Energy Storage – a la Fulvalene Diruthenium (say what??)
The intermittency of many renewable energy fuel resources greatly inhibits the ability of these technologies to economically compete with non-renewable technologies like coal, natural gas, and nuclear power. In some ways, this is the opposite of the problem experienced by fossil fuel plants, which ramp their output up and down to meet demand that could jump up or drop down at any moment.
When the sun slips behind a cloud or dips below the horizon for the night, the solar panels you installed become interesting roofing tiles, instead of a valuable generation resource, sending you back to the fossil fuel-based grid for your energy. Because of our inability to economically store the energy that you captured with your panels during the day, their usefulness is limited to the periods of the day when the sun is shining.
The renewable energy panacea = economic, large-scale energy storage.
Researches throughout the world, including several here at the University of Texas, are working to figure out a way to store large amounts of energy for small amounts of money. One area of focus – material science, or more specifically the study of different materials to figure out how they can be used to economically store energy.
A recent discovery by MIT researchers, in partnership with colleagues at LLNL and UC Berkeley, might be the one we look back on and say “that was the moment that changed everything”… or maybe not… but either way, MIT’s determination of how a molecule called fulvalene diruthenium stores and releases heat on demand is pretty awesome.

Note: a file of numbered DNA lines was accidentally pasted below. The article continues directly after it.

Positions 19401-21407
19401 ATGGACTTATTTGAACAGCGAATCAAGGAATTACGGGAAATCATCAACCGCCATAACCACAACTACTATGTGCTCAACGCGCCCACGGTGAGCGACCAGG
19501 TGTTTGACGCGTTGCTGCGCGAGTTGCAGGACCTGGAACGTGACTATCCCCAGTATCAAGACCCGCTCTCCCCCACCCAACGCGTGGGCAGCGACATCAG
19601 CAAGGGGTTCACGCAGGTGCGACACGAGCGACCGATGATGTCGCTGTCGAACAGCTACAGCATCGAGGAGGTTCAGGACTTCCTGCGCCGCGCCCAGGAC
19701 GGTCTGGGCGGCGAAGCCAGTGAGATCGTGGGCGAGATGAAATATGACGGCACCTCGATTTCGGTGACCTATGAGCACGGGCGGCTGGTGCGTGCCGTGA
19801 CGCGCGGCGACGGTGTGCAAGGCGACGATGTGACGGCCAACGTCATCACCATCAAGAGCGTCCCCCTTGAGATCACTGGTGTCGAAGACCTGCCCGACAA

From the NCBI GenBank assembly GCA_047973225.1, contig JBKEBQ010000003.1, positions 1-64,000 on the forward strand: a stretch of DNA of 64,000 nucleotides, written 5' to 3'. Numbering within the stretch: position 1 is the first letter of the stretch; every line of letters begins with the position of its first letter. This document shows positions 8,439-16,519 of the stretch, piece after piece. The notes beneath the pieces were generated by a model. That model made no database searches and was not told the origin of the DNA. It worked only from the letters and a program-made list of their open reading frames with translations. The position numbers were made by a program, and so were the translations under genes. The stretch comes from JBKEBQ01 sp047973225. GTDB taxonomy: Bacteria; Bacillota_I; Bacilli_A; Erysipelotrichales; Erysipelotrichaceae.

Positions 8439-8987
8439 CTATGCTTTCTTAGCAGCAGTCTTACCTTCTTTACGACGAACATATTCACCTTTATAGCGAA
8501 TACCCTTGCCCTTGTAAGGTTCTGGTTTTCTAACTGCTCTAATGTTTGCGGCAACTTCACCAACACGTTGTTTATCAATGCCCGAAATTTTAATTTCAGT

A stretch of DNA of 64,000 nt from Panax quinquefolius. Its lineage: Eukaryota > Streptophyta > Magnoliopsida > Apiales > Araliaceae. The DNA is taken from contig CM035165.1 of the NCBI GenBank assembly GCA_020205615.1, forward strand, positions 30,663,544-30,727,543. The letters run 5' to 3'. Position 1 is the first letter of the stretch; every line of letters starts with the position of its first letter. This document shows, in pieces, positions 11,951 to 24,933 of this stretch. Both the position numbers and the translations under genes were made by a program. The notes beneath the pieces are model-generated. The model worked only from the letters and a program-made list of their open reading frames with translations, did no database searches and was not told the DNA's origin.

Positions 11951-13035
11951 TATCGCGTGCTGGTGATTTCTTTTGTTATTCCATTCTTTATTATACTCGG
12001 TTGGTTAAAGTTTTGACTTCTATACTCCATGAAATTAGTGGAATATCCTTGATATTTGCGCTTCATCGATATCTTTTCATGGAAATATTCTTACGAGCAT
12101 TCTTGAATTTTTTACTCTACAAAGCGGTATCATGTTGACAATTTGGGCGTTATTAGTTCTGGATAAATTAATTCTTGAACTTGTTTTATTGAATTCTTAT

According to a paper published on Oct. 20 in the journal Angewandte Chemie, fulvalene diruthenium actually undergoes a structural transformation when it absorbs sunlight, putting it into a higher-energy state where it can remain stable indefinitely. By adding a small amount of heat or a catalyst, the molecule “snaps” back to its original shape, releasing heat. Well… sorta…. According to Dr. Jeffrey Grossman, professor of power engineering in MIT’s Department of Materials Science and Engineering:
“It turns out there’s an intermediate step that plays a major role…that was unexpected.”
What is the importance of this unexpected step?
According to Grossman, this step results in the stability and reversibility that makes it possible to produce a “rechargeable heat battery” with this material. In this battery, we can store and release heat energy, bringing me back to solar energy.
Fulvalene diruthenium has the ability (in theory) to store heat up to 200 degrees C, which could be used directly to heat your home – kind of the opposite of the Ice Bear concept. So, what if we could store excess solar power during the day in portable, rechargeable batteries that we could run our cars with, power our lights, or even combine together until we have a big enough system to generate electricity for our street or town? This might be possible with MIT’s discovery.
But, before folks get too excited, I should note that these ruthenium is very expensive (and rare) and so is not itself a good candidate for cheap, abundant energy storage. But, understanding its behavior could lead to finding less rare materials that exhibit the same behavior. According to Grossman,
“[Ruthenium] is the wrong material, but it shows it can be done…It’s my firm belief that as we understand what makes this material tick, we’ll find that there will be other materials [that work the same way]”
To check out the journal article referenced in this post, check out the following reference:
Yosuke Kanai, Varadharajan Srinivasan, Steven K. Meier, K. Peter C. Vollhardt, Jeffrey C. Grossman. Mechanism of Thermal Reversal of the (Fulvalene)tetracarbonyldiruthenium Photoisomerization: Toward Molecular Solar-Thermal Energy Storage. Angewandte Chemie International Edition, 2010; DOI: 10.1002/anie.201002994
Thanks to Science Daily for bringing this paper to my attention. Very cool.